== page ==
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Bark Beetle Infestation Subject of Symposium

June 26, 2008

By Cramer, John

Scientists, economists, land managers and others will gather Thursday in Missoula to discuss the worsening infestation of bark beetles across the West. “Red Tree,” a one-day public symposium, is scheduled from 9 a.m. to 5 p.m. in the University of Montana’s University Center Ballroom. The symposium is free, but registration is required at 542-4300.

Mountain pine beetles and other bark beetles have killed millions of acres of trees from Alaska to the Southwest in recent decades, turning forested slopes a telltale red as they die.

In Montana, more than 750,000 acres representing 2.4 million trees were killed by mountain pine beetles in 2006.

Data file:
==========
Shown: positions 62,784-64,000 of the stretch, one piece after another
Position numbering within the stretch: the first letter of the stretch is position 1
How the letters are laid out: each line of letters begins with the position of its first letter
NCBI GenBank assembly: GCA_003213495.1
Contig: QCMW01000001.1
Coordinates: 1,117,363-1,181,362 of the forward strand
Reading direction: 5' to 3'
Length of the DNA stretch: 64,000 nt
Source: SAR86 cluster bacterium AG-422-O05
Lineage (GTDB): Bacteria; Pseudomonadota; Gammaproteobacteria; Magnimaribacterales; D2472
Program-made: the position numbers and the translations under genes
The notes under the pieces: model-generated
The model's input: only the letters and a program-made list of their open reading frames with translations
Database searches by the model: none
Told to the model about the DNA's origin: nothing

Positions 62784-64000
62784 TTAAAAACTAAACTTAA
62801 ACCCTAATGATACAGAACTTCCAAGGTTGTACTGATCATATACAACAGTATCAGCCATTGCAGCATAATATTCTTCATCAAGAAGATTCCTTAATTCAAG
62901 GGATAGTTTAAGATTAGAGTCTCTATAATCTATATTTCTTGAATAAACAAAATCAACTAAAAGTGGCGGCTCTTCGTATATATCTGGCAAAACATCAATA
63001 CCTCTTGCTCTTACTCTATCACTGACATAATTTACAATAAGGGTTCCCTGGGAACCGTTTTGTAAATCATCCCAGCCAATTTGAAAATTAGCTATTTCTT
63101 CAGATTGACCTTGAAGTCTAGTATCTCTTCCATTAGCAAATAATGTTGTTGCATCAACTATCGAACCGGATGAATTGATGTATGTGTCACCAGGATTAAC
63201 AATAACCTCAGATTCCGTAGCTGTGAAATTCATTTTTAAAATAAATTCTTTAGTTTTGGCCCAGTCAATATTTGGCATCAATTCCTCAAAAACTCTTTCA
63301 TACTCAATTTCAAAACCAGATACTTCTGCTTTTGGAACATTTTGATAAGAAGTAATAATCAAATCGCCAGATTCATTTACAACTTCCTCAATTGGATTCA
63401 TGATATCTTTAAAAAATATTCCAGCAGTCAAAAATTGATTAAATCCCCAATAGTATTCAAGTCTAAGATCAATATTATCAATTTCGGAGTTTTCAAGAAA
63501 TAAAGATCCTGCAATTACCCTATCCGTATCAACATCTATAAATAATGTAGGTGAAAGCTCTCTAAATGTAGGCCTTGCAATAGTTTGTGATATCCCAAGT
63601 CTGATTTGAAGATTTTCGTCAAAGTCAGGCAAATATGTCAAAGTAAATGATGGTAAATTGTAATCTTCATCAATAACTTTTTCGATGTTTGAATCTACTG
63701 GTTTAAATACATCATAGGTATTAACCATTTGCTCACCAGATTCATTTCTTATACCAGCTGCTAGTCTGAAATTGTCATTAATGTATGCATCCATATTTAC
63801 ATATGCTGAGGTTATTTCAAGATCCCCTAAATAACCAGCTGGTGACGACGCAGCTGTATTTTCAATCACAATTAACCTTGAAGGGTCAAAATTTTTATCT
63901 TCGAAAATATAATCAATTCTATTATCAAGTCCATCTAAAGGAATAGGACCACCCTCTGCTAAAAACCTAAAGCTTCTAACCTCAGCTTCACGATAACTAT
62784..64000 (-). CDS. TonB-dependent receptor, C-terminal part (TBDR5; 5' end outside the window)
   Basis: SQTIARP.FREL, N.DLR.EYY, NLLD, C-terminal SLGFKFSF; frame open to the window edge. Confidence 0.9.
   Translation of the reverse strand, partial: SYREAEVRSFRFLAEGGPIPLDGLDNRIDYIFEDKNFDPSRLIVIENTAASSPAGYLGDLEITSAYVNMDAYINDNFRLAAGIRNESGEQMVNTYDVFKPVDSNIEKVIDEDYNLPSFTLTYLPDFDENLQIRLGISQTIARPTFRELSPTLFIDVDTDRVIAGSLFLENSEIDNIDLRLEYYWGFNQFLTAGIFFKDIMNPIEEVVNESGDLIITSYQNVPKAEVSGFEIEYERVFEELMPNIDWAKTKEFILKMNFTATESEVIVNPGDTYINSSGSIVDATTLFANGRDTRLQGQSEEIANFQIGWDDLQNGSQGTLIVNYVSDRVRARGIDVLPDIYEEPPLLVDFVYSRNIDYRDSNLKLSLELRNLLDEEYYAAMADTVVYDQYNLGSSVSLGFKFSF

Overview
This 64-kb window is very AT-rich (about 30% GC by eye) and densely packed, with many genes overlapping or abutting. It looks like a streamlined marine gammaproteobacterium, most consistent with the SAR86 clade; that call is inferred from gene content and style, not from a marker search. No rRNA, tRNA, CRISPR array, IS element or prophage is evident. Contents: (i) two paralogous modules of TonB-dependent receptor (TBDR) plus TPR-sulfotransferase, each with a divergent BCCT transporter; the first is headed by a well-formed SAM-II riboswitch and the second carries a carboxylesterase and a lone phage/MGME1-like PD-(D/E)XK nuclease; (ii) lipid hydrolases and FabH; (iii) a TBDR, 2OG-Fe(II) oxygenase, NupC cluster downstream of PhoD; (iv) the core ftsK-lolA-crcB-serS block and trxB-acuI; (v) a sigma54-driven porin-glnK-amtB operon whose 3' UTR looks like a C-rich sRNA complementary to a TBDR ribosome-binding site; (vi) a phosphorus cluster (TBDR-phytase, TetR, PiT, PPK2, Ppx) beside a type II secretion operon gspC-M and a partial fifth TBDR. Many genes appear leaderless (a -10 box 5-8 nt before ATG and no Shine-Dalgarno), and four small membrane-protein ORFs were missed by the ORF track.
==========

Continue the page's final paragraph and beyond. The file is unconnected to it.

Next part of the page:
Bark beetles, which reproduce inside the bark of trees, are part of a natural process in mid-altitude lodgepole and ponderosa pine forests. The insects infest both living and dying trees in a cycle of devastation and regeneration.

But in recent years, the mountain pine beetle has extended its range to whitebark pines at higher elevations as temperatures have warmed in the Rockies.

Whitebark pines, which also are being killed off by white pine blister rust, are a key food source for grizzly bears and other wildlife.

Presentations at the symposium will be made by entomologists, wildlife biologists, foresters, forest industry representatives, elected officials and others.

They will discuss the potential causes, including drought and warming temperatures, and ecological and economic impacts of the bark beetle outbreak on Montana’s forests.

The symposium is sponsored by the Montana Department of Natural Resources and Conservation, the UM Applied Forest Management Program, the Montana State University Extension Forestry Program and the U.S. Forest Service.

Copyright The Missoulian Jun 4, 2008

(c) 2008 Missoulian. Provided by ProQuest Information and Learning. All rights Reserved.




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